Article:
For those consumers who like getting the whole picture for a product before making any major purchase, the decision to buy a Microsoft Surface just became a little more complicated.
Microsoft recently released the supportability timeline for the new tablet, and seeming to keep in line with the confusion around Windows RT and Windows 8, the future is not totally clear.
The Mainstream Support End Date for the Surface will be April 11, 2017. This is less than the usual five years that Microsoft allows for product support.
What Makes This Different?
Well, Redmond has qualified the product as a hardware/software combination. As a result, it falls outside the streamlined set of rules for support that are established for just a core software product such as, for example, Windows 7.
This means that the hardware component of the Surface tablet is covered by mainstream support until April 2017. The software component of the Surface tablet, Windows RT, has the usual five year end date for mainstream support. Along those lines, Microsoft’s software support is normally extended another half-decade after mainstream support ends.
ZDNet has taken a look at the FAQ that was published by Microsoft to clarify things:
“Hardware repairs or replacements and parts are available throughout the support life cycle. Services are free for products under warranty and available for a fee for products out of warranty. … Updates are available for the software/firmware and OS that is embedded into the hardware (except for Surface devices, which is covered by the support life cycle policy for the Operating System on the device).”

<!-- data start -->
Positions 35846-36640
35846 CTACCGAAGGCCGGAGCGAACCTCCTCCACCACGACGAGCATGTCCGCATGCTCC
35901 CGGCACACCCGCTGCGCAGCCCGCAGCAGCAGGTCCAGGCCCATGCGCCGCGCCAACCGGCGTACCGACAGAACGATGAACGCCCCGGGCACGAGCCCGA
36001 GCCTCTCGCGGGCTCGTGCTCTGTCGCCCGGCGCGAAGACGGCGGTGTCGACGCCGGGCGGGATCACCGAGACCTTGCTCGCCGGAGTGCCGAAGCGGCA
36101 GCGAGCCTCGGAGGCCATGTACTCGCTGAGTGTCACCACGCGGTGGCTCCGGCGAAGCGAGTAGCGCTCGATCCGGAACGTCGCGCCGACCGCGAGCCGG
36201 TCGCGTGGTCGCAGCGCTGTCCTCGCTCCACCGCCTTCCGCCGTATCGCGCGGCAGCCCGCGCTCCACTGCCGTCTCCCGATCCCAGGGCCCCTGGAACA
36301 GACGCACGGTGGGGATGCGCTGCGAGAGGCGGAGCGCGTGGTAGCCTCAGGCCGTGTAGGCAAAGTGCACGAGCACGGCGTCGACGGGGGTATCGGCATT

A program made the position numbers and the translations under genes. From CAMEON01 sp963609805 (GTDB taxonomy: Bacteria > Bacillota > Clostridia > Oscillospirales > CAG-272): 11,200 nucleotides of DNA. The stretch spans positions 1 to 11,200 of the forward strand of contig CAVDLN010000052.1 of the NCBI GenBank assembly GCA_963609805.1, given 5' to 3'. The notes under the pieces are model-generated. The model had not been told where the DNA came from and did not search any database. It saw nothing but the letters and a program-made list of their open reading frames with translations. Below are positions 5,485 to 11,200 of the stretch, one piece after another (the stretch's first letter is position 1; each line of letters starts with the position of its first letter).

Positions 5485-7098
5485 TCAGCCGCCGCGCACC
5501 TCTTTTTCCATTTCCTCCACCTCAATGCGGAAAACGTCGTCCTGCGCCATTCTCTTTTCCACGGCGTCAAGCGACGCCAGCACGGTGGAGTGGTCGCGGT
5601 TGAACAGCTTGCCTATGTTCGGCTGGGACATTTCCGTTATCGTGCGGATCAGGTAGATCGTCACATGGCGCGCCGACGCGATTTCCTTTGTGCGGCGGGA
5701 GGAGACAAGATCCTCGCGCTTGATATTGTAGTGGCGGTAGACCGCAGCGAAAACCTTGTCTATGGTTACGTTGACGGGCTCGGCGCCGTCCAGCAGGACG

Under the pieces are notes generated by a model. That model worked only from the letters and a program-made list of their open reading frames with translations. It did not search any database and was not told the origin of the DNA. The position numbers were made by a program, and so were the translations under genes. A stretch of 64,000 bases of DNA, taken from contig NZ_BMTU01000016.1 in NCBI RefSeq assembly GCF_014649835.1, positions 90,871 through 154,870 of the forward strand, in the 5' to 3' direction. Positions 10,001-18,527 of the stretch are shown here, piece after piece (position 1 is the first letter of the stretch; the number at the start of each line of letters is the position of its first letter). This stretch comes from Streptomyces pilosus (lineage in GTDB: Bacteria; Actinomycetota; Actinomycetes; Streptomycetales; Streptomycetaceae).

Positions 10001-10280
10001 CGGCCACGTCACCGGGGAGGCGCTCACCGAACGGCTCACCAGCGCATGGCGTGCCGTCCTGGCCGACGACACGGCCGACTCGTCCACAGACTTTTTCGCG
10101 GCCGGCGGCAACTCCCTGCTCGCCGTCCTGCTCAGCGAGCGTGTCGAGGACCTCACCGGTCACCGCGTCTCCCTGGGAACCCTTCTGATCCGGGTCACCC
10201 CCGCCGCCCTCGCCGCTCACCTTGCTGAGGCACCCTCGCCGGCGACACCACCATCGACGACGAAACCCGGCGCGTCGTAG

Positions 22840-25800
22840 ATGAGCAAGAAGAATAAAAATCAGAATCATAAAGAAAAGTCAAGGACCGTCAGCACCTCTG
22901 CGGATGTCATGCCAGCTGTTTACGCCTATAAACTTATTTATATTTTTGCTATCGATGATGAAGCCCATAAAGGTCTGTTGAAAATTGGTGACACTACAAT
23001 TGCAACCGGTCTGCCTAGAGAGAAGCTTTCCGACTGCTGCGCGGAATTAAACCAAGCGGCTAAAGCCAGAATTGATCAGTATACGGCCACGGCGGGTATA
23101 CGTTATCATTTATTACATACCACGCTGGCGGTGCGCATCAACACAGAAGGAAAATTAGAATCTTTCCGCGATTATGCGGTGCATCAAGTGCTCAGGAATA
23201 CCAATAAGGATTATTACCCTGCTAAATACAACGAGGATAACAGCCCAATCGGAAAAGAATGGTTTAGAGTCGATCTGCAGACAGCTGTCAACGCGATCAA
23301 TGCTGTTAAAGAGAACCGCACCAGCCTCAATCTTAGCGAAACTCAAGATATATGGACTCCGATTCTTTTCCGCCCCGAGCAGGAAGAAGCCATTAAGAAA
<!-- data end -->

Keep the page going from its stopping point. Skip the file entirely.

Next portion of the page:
“For Surface devices, any Surface software installed, embedded or downloaded on the device is subject to the software life cycle support policy for that software (unlike other HW devices such as Xbox). … The hardware support life cycle policy applies only to the Surface hardware (and as stated above not the Surface software). For Surface devices, that policy affects only the tablet device and hardware based accessories (and for example not to soft goods accessories such as cases).”
Microsoft’s support structure for the Surface tablet is somewhat more vague but not excessively generous, when taking into account that other hardware manufacturers, such as Dell, will soon be shipping their own wares with Windows RT as the operating system. What sort of structure will fall into place then, when the hardware for Redmond’s device co-classified as ‘hardware’ is not shipped by Microsoft?
To participate fully in this discussion, however, one must take a look at the overall supportability structure for other tablets on the market. The original iPad, released 2010, is not available for the upgrade to iOS 6, and that difference in time is fully less than three years from Apple. As a Kindle Fire owner, I can honestly say that I do not have any idea about any sort of supportability matrix, which part of the product is officially supported until when, especially since it was released with an earlier version of the Android OS.
That raises a further question, about the disposability of technology, doesn’t it? As consumers, are we expected to drop $500 every other year or so just to maintain support, even if the current tech is meeting all of our needs?